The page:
The present study was undertaken with a rationale that loss of certain “normal tissue” antigens might have prognostic significance, reflecting inactivation of the corresponding genes during neoplastic progression. An attempt was made to identify such antigens by means of generating monocional antibodies using a tolerization/immunization procedure. A monoclonal antibody generated by immunization of BALB/c mice with normal breast tissue extract, following prior tolerization with mammary carcinoma cells, recognized a cell-surface glycoprotein, luminal epithelial antigen, with an apparent molecular weight of 135,000 (LEA.135). The pattern of expression on LEA.135 was determined by immunohistochemical-staining techniques on frozen and formalin-fixed and paraffin-embedded tissue sections. LEA.135 was demonstrable on the apical plasma membrane of normal and nonneoplastic epithelial cells in breast and other tissues. Studies have shown that LEA.135 is distinct from receptors for epidermal growth factor and from known antigens associated with epithelial cells, including the family of keratins. In a retrospective study, with a follow-up ranging from 5 to 15 years, patients whose breast tumor cells expressed LEA.135 had a superior overall survival rate (78 0.139% at >5 years; P = 0.025). Furthermore, in patients with histologically poorly differentiated tumors, LEA.135-positive cases had a better prognosis (80 0.179% at >5 years; P = 0.013) compared with LEA.135-negative cases. In addition, in patients with aneuploid tumors, LEA.135-positive cases again showed an improved survival (90 0.001% at >5 years; P = 0.039) compared with those that were with LEA.135 negative. The results suggest that the expression of LEA.135 provides a useful indication of clinical outcome in patients with breast carcinomas.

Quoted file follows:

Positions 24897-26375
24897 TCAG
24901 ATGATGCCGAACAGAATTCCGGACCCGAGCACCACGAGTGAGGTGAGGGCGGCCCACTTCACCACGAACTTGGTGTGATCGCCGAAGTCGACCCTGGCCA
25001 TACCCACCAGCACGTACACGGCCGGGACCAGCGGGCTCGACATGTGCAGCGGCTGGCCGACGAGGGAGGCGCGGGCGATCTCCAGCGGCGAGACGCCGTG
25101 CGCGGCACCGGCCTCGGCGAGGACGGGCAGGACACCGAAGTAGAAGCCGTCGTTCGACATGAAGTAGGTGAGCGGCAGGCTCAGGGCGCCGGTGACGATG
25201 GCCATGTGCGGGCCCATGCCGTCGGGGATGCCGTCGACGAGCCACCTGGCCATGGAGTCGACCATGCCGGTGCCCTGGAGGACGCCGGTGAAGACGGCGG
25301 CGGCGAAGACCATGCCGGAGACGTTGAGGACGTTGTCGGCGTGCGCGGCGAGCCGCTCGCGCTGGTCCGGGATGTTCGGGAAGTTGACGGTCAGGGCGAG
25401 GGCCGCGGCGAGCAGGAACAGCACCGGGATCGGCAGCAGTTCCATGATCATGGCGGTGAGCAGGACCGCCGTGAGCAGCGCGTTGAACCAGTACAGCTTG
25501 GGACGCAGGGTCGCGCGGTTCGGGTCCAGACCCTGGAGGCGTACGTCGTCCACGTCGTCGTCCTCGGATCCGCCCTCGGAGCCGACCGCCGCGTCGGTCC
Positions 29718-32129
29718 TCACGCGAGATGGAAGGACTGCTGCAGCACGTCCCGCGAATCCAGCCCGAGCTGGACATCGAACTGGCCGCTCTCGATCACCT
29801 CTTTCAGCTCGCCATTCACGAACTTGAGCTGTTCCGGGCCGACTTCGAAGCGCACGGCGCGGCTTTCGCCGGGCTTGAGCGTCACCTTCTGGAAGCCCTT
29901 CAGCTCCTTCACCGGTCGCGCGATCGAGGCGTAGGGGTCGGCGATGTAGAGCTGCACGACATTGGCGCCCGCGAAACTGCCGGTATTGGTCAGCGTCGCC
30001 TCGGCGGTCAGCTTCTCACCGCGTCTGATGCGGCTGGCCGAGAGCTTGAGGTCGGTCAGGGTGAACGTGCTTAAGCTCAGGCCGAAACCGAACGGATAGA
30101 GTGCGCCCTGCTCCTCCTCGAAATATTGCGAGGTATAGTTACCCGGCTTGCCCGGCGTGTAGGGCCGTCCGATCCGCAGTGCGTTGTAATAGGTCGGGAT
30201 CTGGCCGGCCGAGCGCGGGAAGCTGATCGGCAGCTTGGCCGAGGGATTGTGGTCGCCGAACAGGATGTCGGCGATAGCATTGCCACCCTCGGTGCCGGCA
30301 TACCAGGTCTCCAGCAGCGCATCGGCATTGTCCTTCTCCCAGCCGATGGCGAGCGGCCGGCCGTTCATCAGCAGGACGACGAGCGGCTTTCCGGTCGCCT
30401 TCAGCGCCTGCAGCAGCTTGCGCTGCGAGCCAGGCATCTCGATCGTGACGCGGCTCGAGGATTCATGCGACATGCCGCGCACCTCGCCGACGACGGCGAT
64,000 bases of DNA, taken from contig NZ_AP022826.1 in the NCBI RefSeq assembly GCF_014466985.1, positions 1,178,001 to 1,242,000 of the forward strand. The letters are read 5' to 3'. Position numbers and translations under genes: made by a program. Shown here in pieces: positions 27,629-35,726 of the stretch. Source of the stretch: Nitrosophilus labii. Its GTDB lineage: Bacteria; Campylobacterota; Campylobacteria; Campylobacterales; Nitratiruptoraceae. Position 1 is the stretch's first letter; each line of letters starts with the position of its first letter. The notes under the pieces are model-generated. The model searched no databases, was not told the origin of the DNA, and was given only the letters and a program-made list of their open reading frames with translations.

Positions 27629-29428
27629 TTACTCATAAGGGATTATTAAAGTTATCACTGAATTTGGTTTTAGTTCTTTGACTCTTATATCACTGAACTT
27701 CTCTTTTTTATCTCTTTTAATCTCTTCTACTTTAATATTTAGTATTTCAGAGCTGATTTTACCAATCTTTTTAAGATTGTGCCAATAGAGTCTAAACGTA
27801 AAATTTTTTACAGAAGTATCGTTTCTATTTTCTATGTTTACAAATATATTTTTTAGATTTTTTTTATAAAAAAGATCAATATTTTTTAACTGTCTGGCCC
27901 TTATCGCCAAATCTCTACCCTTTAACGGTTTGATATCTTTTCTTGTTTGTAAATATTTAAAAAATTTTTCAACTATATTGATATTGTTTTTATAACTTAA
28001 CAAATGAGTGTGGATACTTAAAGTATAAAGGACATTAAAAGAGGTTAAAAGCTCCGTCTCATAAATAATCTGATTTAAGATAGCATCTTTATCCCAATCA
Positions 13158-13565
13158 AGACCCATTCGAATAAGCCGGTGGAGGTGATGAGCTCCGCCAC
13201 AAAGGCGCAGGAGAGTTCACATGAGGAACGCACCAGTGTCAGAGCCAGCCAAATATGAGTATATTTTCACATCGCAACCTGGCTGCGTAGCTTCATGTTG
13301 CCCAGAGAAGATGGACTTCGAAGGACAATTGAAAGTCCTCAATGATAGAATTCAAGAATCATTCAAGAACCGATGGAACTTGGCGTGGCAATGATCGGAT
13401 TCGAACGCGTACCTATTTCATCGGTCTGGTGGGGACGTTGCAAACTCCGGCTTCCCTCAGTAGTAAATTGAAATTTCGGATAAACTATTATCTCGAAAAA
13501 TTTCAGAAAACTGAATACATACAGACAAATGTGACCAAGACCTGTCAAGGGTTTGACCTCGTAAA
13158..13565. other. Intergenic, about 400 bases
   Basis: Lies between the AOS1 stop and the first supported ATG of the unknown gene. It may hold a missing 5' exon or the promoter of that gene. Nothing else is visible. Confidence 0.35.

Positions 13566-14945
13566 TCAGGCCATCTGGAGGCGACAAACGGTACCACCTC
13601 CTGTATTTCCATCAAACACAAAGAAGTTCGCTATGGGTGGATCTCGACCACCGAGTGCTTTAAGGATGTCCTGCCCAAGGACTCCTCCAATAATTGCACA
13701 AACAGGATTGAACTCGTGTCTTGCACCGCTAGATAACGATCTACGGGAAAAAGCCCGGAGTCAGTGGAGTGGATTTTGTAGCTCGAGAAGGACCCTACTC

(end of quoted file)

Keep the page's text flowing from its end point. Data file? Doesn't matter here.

This work was in part supported by a grant from Jean Cross Memorial Funds.